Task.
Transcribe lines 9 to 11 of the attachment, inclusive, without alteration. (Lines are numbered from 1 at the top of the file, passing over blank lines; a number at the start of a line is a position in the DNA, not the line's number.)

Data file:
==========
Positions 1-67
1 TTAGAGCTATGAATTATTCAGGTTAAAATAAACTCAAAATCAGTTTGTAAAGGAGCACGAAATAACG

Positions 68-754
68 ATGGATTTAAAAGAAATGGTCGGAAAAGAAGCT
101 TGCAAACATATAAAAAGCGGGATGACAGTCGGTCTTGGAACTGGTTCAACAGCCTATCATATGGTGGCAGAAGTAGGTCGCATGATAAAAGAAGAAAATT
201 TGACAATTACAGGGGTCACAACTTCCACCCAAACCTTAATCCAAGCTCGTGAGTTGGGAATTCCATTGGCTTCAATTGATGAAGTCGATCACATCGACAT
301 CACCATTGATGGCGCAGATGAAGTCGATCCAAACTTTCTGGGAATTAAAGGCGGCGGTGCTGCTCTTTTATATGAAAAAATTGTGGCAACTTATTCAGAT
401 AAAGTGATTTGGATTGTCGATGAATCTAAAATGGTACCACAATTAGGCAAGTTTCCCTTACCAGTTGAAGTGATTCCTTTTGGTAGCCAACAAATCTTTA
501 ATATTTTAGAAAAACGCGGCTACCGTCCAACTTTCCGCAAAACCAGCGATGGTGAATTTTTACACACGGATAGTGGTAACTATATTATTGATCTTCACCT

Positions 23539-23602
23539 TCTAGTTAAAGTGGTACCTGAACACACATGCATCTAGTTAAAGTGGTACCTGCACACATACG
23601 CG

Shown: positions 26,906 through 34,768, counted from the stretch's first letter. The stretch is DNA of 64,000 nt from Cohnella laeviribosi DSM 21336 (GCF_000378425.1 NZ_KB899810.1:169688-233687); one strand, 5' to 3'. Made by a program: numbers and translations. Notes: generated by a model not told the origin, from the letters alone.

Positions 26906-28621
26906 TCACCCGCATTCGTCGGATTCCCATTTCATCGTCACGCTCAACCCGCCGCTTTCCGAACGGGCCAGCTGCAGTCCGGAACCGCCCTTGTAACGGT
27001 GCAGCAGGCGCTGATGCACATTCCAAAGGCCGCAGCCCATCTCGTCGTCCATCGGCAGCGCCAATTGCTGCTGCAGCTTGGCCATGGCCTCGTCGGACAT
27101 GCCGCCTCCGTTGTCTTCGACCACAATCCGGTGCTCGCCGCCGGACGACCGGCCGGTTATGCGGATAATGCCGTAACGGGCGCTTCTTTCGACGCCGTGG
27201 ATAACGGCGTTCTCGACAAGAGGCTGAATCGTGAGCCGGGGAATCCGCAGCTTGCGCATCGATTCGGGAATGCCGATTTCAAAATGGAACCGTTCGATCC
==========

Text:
501 ATATTTTAGAAAAACGCGGCTACCGTCCAACTTTCCGCAAAACCAGCGATGGTGAATTTTTACACACGGATAGTGGTAACTATATTATTGATCTTCACCT

Positions 23539-23602
23539 TCTAGTTAAAGTGGTACCTGAACACACATGCATCTAGTTAAAGTGGTACCTGCACACATACG